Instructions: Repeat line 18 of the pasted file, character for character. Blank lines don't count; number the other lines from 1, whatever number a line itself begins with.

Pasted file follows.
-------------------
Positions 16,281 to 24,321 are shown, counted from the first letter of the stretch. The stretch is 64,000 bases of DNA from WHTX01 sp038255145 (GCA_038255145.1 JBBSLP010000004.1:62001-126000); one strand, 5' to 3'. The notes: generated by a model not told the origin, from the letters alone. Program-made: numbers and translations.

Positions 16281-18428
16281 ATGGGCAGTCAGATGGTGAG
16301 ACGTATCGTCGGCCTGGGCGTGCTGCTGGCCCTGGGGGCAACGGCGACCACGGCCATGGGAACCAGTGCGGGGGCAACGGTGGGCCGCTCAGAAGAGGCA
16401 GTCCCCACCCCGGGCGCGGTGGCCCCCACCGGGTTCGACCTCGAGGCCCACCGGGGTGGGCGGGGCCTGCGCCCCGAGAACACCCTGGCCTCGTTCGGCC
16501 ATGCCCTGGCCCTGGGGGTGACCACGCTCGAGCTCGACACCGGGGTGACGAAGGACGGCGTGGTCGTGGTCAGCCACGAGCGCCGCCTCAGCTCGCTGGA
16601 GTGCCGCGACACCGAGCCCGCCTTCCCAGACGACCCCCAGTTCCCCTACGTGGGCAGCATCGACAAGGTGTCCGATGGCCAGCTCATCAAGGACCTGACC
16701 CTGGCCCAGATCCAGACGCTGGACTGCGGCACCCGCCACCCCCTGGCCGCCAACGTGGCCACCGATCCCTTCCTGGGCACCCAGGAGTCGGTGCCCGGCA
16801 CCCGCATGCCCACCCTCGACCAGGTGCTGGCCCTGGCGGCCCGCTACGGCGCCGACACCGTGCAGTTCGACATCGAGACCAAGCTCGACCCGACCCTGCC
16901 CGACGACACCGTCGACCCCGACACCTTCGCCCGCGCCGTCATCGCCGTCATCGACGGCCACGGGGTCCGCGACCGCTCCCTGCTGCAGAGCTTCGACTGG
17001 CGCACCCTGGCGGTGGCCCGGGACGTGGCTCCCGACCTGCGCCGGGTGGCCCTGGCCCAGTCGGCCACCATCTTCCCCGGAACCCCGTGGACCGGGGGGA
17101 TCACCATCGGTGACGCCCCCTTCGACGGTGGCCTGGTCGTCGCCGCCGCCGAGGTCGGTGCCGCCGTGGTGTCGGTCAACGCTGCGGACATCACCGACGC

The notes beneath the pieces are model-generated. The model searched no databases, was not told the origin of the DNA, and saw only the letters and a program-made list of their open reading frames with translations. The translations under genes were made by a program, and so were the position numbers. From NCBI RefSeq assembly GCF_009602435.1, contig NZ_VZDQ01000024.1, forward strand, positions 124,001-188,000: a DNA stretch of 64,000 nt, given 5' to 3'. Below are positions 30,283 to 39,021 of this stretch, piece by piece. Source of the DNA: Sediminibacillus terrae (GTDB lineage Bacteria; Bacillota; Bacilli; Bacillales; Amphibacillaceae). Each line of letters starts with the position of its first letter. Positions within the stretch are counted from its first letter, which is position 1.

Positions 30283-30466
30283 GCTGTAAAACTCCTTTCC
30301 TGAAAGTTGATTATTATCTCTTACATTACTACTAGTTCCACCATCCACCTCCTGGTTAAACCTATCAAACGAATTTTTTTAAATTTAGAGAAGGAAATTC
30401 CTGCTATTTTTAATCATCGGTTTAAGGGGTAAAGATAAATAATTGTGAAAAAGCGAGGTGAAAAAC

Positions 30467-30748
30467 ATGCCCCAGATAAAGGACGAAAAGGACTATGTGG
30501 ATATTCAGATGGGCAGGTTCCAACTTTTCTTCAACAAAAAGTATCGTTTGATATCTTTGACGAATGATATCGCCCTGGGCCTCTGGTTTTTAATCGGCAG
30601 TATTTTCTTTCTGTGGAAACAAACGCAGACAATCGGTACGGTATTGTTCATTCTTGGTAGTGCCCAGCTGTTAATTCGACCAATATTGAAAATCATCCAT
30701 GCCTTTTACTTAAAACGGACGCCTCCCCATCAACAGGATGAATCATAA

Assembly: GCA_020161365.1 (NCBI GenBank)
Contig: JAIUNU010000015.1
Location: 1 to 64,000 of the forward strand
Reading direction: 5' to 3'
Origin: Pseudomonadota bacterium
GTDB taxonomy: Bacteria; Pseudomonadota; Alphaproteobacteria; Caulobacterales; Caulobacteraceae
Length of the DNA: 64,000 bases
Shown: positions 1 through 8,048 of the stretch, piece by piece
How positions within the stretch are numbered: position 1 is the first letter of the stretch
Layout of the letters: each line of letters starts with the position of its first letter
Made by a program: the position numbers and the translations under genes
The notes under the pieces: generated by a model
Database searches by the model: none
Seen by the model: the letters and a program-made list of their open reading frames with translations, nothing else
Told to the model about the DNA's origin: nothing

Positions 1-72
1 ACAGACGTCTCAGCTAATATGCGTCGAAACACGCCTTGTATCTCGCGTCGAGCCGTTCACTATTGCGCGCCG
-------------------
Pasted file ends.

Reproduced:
Positions 30467-30748